When it comes to conserving water, making small changes can have a huge impact. But many of us don’t really think about water shortages unless we are in the middle of a heatwave, when temperatures are consistently at 85 degrees or more. Extreme heat or not, the water system is overstretched, and with climate change, we can expect to put even more pressure on the depleting water supply. Here are some ways to do your part in conserving water.
According to Friends of the Earth, 97.5 percent of the world’s water is locked in oceans and seas, which means it is too salty for humans to use. The remaining 2.5 percent is mostly in the ice caps, so we are all relying on a tiny amount of freshwater to survive. Water isn’t just for drinking. We use it for bathing, cleaning and producing everything from crops to clothing. It’s time to save water, and we need to do it fast. Here are seven ways that you can start conserving water now. As an added bonus, these ideas can also save you money.
Change your diet
It takes a lot of water to grow, process and transport food. Raising animals for meat and dairy products is also incredibly water-intensive. To reduce your water footprint, reduce your meat and dairy consumption, switch to shopping local and grow food in your own garden. If more people do these things, they will not only lead to a reduction in total water usage but also in less food waste.
Have a plan for your garden
If you do have a garden, water your outdoor plants early in the morning or at the end of the day, so the water doesn’t immediately evaporate in the sunlight. Also, make sure to water the soil, so the roots get the much-needed liquid. If you water your plants manually instead of with automatic sprinklers, it can cut your water use by 33 percent. American lawns consume a large amount of water, so reduce how much you are watering your lawn. Installing rain barrels to capture rainwater can also be a huge help and can save you up to 1,300 gallons of water every year.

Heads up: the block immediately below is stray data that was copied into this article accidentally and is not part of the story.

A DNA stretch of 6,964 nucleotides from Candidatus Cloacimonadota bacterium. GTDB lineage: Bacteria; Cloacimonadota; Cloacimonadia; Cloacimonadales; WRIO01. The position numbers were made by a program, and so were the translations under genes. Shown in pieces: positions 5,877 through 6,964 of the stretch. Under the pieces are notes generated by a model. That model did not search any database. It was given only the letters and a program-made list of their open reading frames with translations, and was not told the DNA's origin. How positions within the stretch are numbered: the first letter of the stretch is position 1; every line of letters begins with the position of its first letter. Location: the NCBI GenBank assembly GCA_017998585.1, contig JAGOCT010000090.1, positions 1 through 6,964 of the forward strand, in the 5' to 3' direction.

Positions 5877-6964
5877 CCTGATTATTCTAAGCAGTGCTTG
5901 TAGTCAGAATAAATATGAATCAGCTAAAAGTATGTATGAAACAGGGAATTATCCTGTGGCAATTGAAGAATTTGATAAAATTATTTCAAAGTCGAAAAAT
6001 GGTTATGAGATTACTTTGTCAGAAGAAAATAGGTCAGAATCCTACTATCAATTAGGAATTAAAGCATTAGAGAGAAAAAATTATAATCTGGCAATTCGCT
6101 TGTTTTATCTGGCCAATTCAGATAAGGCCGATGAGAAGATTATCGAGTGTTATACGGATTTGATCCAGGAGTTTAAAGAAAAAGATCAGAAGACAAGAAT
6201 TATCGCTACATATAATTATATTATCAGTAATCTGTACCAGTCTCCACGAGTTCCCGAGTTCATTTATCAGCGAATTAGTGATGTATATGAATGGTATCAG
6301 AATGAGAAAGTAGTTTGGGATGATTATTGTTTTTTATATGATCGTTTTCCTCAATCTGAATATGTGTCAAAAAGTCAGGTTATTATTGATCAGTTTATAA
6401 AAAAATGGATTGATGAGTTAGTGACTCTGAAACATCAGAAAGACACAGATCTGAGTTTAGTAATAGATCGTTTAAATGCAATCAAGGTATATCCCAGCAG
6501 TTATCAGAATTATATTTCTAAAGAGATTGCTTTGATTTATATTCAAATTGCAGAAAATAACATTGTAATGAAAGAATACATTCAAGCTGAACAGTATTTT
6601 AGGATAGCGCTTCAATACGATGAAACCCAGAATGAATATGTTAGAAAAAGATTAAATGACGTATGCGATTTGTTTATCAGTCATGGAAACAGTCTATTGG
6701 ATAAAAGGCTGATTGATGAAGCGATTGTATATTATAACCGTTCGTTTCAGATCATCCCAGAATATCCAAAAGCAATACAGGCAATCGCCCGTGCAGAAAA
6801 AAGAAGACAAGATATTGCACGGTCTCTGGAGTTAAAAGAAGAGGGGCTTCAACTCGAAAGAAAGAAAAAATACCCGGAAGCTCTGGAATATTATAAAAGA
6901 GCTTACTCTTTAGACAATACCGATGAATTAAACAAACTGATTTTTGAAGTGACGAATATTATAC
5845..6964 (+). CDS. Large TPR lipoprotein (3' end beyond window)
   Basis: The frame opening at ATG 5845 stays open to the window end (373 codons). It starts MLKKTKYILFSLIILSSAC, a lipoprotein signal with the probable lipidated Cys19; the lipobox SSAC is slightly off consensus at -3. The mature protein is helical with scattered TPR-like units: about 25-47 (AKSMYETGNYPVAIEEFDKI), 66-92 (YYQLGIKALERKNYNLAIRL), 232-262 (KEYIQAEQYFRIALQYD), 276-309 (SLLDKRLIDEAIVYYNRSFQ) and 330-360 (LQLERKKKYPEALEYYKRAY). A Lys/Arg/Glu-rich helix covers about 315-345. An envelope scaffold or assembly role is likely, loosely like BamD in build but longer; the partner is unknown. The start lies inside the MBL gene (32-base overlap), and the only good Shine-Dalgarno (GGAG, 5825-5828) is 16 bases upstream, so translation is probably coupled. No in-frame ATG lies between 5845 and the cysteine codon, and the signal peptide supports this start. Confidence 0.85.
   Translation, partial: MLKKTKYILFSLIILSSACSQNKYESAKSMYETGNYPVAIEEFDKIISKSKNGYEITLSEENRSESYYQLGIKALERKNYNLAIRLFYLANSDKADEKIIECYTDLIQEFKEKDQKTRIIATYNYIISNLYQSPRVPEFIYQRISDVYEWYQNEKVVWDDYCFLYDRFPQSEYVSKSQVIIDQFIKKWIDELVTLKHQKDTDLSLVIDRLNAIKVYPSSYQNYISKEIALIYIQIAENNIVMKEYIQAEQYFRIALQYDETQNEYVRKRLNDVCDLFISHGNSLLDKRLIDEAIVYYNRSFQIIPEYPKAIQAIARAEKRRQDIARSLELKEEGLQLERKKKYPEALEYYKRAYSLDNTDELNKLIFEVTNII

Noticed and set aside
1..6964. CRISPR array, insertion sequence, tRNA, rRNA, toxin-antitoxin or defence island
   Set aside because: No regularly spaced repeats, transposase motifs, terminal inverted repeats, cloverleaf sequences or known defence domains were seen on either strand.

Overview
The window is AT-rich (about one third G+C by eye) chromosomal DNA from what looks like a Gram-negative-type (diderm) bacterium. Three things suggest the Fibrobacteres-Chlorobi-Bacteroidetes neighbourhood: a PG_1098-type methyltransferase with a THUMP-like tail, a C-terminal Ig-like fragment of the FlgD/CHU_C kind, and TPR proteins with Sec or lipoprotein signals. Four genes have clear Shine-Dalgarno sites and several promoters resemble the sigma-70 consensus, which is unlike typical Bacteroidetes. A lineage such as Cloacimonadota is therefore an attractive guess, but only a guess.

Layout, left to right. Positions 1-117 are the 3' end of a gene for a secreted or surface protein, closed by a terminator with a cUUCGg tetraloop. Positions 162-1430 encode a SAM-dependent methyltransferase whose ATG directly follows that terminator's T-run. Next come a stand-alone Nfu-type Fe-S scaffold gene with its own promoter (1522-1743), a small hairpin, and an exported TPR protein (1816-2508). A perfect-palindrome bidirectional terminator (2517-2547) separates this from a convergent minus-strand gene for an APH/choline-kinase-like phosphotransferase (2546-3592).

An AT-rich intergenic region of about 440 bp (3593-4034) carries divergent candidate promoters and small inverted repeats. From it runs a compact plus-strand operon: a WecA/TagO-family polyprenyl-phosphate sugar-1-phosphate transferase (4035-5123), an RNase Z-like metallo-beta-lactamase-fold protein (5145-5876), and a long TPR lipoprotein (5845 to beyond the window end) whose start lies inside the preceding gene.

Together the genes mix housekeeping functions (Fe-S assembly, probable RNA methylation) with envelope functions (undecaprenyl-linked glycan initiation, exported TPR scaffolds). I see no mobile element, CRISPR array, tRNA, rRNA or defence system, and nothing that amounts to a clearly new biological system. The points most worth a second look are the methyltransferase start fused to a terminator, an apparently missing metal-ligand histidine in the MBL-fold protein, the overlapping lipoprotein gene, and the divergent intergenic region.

Turn off the tap
When you let the water run while you brush your teeth, you are wasting over 1.5 gallons of water. If you have leaky taps, you could be letting up to 15 gallons a week go down the drain. Every minute you spend in the shower burns 4.5 gallons of water. So turn off the tap water when you are brushing your teeth, set a timer on your shower to keep it short and fix those leaky faucets.
Don’t forget about the outside of your home. Leaky outdoor faucets, pipes, hoses and broken lawn sprinklers can waste water, too. Also, monitor your water bill for unusually high usage so you can discover leaks.
Save your dirty clothes
When you wash two half-loads of laundry, it uses more water and energy than washing a full load of clothes. Wait until you have enough dirty clothes to fill up the washing machine. This will not only save water and electricity, but it will also lead to lower utility bills.
Use the dishwasher
It may be hard to believe, but if you fill up the dishwasher every time you use it, you will use less water than if you washed the dishes by hand — even if you fill up your sink and clean your dishes without the water running. If you use water- and energy-efficient appliances, you will save even more. When you have extra-dirty pots and pans, let them soak first instead of letting the water run while you scrape them clean.
Wash your car at home
Instead of going to a car wash, wash your vehicles at home on the lawn, so you can water your grass at the same time. Use a hose nozzle or turn off the water while you are scrubbing your car so you can save up to 100 gallons of water each time you give it a wash.
Recycle ice cubes
When you have leftover ice cubes in your drink, toss them into a houseplant instead of pouring them into the sink. When you are washing fruits and veggies, save that water as well to use for watering your plants.